Intrasplenic Transplantation of Encapsulated Genetically Engineered Mouse Insulinoma Cells Reverses Streptozotocin-Induced Diabetes in Rats
Abstract:Pancreatic islet transplantation is limited by shortage of donor organs. Although -cell lines could be used, their secretion of insulin is characteristically glucose independent and immunoisolation is required. Here we show that intrasplenic transplantation of encapsulated glucose-responsive mouse insulinoma cells reversed streptozotocin (STZ)-induced diabetes in rats. MIN-6 cells derived from a transgenic mouse expressing SV 40 large T antigen in pancreatic -cells were transfected with minigene encoding for human glucagon-like-peptide-1 under the control of rat insulin promoter. The cells were encapsulated in alginate/poly-L-lysine and used for cell transplantation in STZ-diabetic rats. Rats with nonfasting blood glucose (n-FBG) greater than 350 mg/dl were used. In group I rats (n = 6) 20 million encapsulated cells were injected into the spleen. Group II rats (n = 6) received empty capsules. n-FBG was measured biweekly. After 4 and 8 weeks, an intraperitoneal glucose tolerance test (IPGTT) was performed in group I; normal rats served as controls. Plasma insulin level was measured every other week (RIA). After 8 weeks, spleens were removed 1 day before sacrifice. In rats transplanted with cells the n-FBG was 100–150 mg/dl until the end of the study. After splenectomy, all cell recipients became diabetic (glucose 400 ± 20 mg/dl). Transplanted rats showed increase in body weight and insulin production (3.3 ± 1.0 ng/ml versus 0.92 ± 0.3 ng/ml; p < 0.01) and had normal IPGTT. Spleens contained capsules with insulin-positive cells. Overall, data from this work indicate that intrasplenic transplantation of xenogeneic encapsulated insulin-producing cells without immunosuppression reversed diabetes in rats. Excellent survival and function of the transplanted cells was due to the fact that the cells were separated from the bloodstream by the immunoisolatory membrane only and insulin was delivered directly to the liver (i.e., in a physiological manner).
Document Type: Research Article
Affiliations: 1: Surgical Research, Department of Surgery, Cedars-Sinai Medical Center, David Geffen UCLA School of Medicine, Los Angeles, CA 90048, USA 2: Division of Diabetes, Endocrinology and Metabolism, Cedars-Sinai Medical Center, David Geffen UCLA School of Medicine, Los Angeles, CA 90048, USA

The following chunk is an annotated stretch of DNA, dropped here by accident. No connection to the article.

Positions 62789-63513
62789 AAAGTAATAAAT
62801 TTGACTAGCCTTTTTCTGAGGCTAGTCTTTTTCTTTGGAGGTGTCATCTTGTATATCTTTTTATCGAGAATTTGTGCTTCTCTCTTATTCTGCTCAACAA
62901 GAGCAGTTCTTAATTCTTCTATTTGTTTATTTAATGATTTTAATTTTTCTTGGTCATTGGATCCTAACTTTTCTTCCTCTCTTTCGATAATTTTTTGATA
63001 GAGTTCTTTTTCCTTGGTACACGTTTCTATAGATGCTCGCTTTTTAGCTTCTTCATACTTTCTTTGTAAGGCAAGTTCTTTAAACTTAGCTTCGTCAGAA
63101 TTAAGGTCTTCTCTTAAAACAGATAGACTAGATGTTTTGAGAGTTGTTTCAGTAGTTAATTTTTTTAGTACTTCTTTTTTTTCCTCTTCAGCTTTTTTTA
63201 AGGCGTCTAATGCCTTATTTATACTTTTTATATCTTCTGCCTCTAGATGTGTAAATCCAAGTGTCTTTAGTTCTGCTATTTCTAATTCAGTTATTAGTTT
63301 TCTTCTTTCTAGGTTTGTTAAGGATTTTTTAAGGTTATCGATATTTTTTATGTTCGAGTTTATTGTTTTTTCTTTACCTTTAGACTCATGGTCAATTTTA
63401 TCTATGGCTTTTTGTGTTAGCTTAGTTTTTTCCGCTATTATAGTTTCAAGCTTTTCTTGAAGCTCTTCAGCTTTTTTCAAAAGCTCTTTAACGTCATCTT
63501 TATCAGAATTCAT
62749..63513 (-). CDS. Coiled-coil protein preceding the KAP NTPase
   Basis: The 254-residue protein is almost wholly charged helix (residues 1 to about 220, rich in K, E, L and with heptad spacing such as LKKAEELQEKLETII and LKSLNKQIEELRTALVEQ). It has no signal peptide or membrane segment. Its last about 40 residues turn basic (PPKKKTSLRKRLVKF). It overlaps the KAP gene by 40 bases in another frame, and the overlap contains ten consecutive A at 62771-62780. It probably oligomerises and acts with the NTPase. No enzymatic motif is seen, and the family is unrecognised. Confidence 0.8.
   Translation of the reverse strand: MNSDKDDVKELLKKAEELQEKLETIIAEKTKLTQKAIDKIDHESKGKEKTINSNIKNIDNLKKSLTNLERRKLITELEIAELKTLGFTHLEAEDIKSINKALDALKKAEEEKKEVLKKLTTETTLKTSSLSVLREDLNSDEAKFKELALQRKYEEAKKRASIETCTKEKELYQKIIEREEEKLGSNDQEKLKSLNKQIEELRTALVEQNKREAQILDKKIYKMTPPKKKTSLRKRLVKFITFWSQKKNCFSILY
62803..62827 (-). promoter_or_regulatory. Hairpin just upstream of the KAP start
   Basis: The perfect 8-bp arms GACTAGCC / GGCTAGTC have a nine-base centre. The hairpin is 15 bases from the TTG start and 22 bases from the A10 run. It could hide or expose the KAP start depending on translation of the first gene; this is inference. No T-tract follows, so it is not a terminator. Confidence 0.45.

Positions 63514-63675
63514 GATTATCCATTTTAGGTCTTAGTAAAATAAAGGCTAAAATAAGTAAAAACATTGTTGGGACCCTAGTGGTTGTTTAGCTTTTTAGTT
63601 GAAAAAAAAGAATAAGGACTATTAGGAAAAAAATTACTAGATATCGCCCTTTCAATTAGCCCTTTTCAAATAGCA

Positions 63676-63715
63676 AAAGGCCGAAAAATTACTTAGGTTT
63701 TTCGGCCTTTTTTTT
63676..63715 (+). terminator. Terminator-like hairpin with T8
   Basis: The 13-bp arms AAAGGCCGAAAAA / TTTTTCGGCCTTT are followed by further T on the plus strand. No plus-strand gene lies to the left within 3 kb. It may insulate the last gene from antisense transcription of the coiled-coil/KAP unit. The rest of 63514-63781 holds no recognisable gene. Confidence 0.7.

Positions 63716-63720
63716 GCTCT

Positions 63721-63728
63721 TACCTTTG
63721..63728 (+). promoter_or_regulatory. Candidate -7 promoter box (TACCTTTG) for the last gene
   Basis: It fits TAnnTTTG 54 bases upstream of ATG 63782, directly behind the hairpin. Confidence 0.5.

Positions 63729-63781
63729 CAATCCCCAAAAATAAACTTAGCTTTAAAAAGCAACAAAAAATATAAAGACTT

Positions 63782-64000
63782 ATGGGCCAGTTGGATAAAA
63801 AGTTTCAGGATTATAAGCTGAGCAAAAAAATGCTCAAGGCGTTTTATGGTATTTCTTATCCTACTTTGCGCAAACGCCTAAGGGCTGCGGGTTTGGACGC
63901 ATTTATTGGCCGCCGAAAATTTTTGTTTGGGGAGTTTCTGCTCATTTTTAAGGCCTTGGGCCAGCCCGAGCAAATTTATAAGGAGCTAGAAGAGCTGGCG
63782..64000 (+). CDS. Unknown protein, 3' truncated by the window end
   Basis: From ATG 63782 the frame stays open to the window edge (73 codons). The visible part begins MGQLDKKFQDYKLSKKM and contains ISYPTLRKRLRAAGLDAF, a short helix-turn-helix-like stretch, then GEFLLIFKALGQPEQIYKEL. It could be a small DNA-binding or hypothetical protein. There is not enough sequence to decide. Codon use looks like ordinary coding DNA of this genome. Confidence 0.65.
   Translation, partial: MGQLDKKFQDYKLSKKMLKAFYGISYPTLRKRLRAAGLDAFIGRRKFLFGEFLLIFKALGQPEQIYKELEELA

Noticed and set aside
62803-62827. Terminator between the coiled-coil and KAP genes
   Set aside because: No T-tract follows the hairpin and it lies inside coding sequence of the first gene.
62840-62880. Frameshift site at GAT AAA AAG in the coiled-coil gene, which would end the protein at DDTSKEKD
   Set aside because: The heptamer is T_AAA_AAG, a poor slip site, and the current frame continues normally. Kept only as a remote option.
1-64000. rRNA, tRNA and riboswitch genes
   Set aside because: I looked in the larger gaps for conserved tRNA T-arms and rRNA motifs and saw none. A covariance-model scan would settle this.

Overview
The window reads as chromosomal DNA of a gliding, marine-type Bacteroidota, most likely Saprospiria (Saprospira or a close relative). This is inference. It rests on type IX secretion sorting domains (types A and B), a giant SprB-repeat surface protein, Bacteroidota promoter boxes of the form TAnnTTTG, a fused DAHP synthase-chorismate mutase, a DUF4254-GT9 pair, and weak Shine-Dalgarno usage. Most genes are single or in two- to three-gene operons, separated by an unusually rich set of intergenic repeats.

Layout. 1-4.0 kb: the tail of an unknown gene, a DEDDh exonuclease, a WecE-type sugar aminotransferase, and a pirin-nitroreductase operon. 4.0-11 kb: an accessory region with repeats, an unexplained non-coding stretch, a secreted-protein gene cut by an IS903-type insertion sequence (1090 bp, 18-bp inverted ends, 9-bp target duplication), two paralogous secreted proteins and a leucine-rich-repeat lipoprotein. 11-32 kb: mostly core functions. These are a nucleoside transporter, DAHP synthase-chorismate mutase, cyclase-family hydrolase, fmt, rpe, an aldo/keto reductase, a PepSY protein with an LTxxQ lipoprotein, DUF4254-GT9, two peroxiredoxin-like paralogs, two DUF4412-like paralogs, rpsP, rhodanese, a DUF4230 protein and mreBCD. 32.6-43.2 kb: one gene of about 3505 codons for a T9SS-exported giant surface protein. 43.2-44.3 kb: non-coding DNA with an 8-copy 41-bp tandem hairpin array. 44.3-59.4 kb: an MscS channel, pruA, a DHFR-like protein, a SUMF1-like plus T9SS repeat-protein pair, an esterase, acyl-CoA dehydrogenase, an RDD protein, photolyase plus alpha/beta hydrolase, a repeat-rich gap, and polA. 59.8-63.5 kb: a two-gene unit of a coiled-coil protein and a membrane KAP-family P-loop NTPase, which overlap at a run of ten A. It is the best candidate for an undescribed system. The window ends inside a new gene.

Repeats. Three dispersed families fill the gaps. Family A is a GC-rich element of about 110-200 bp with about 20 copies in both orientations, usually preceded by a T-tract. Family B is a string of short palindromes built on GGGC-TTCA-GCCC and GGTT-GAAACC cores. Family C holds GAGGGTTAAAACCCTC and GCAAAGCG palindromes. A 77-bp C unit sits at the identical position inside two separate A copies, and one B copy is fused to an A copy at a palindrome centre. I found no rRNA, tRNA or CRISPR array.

Publication date: 2005-06-01
- Cell Transplantation publishes original, peer-reviewed research and review articles on the subject of cell transplantation and its application to human diseases. To ensure high-quality contributions from all areas of transplantation, separate section editors and editorial boards have been established. Articles deal with a wide range of topics including physiological, medical, preclinical, tissue engineering, and device-oriented aspects of transplantation of nervous system, endocrine, growth factor-secreting, bone marrow, epithelial, endothelial, and genetically engineered cells, among others. Basic clinical studies and immunological research papers are also featured. To provide complete coverage of this revolutionary field, Cell Transplantation will report on relevant technological advances, and ethical and regulatory considerations of cell transplants. Cell Transplantation is now an Open Access journal starting with volume 18 in 2009, and therefore there will be an inexpensive publication charge, which is dependent on the number of pages, in addition to the charge for color figures. This will allow work to be disseminated to a wider audience and also entitle the corresponding author to a free PDF, as well as prepublication of an unedited version of the manuscript.